The Last Samurai is about the relationship between a young boy, Ludo, and his mother, Sibylla. Sibylla, a single mother, brings Ludo up somewhat unusually; he starts reading at two, reading Homer in the original Greek at three, and goes on to Hebrew, Japanese, Old Norse, Inuit, and advanced mathematics. To stand in for a male influence in his upbringing, Sibylla plays him Akira Kurosawa's Seven Samurai, which he comes to know by heart. Ludo is a child prodigy, whose combination of genius and naïveté guide him in a search for his missing father, whose identity Sibylla refuses to disclose — a search that has some peculiar byways and unexpected consequences.
The novel starts with a prologue which outlines the early life of Sibylla, the main character's mother. It brings up the theme of the importance of education, a theme which runs throughout the entirety of the novel.
The beginning of the novel is told in the perspective of Sibylla, as she gives the reader background as to her relations with Ludo's father. The novel then progresses to see Ludo at ages three and then six. During these scenes the reader watches Sibylla teach her son a variety of languages, including Greek, Hebrew, then Japanese and even Inuit. The young single mother also teaches her son complicated mathematics, which he masters with ease.
The next portion of the novel describes Ludo at age eleven, with no formal schooling and the only social interaction he has coming from his participation in a Judo class which his mother has enrolled him in. For the first parts of the novel the reader only sees the interactions between Ludo and his mother, however Sibylla becomes increasingly absent during the second half of the novel. Instead, Ludo replaces her involvement in his life with the pursuing of various potential fathers. Ludo interacts with several adult male geniuses, testing each of which to see if they would make a good candidate to be his father, as when he finally does meet his father he deems him undeserving of having Ludo, due to his lack of intellect.
Throughout the novel the reader sees Ludo mature and grow up, switching roles with his mother and become more of her parental figure than vice versa. In the end the boy has matured into a genius who has learned much about both life and death.
One of the major aspects of the novel is the character development, especially Ludo's. In the beginning of the novel, Ludo is very dependent on Sibylla. As a single parent, Sibylla is the one who decided how she should raise Ludo, deciding that having Ludo study so many different academic works was what was best for Ludo. However, Ludo eventually took steps to become more independent. For instance, when Sibylla refuses to tell Ludo who his father is, Ludo takes steps to find out, searching through his mother's belongings to find out the true identity of his father. When Ludo finds out who his father is, he seeks his father by himself. After meeting his true father, Ludo decides to make decisions for himself, creating an ambition to become the best by searching for the "best" father. Ludo's maturity is shown through his independence in journeying for different fathers. Sibylla's absence in Ludo's search for a father further highlights the growth of Ludo, who had become more mature despite being only eleven years old. Another development shown through Ludo is his change in mentality. Due to Sibylla's influence, Ludo had a narrow mindset, focusing solely on academics. He only thought of academics to help his image, having large ambitions to become the best, such as wanting to go to Cambridge at the age of eleven. In addition, he only wanted a father that was extremely prodigious because it would help him. However, during his journey to find his father, he starts to lessen his expectations. In the end of the novel, he manages to develop a connection with Yamamoto, not for the fact that he was extremely talented but because he was the one to whom Ludo could have a logical connection through conversation.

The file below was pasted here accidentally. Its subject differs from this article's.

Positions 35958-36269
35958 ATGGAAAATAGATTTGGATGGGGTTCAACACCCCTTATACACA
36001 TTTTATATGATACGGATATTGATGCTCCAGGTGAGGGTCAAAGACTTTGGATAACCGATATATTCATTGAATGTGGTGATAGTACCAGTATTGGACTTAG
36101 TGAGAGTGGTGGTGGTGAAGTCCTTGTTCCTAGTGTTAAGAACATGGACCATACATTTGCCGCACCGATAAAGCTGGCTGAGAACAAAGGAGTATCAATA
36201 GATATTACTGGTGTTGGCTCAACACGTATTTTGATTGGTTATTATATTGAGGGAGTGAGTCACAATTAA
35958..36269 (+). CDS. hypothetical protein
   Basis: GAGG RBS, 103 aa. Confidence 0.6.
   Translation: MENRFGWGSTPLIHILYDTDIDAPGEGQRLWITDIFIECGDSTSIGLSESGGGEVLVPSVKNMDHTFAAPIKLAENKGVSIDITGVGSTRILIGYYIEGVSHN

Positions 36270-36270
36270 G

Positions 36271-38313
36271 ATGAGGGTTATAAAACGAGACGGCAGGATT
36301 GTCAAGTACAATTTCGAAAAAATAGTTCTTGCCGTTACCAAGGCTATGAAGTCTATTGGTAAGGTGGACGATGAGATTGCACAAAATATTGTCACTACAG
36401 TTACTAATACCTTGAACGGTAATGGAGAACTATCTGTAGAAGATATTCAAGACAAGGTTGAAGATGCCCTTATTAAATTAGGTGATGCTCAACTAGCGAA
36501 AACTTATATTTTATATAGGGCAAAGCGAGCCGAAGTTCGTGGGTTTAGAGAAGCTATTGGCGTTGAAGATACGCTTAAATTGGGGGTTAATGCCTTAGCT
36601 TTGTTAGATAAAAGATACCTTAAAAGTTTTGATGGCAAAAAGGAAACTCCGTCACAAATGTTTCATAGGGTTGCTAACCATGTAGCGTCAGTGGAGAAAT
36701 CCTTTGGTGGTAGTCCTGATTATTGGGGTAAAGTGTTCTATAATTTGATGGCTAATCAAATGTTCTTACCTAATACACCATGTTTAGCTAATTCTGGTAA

Throughout the entire novel the reader sees Sibylla and Ludo watch the film, Seven Samurai. The film is regarded by Sibylla as a masterpiece, and she consistently relies on the film to be a source of escape for herself. She uses the film to give Ludo potential male role models, as he is lacking fathers, uncles etc. in his life. Throughout the novel references are made to the film, and Ludo compares the males he comes into contact with, to the samurai, testing the mettle of each one.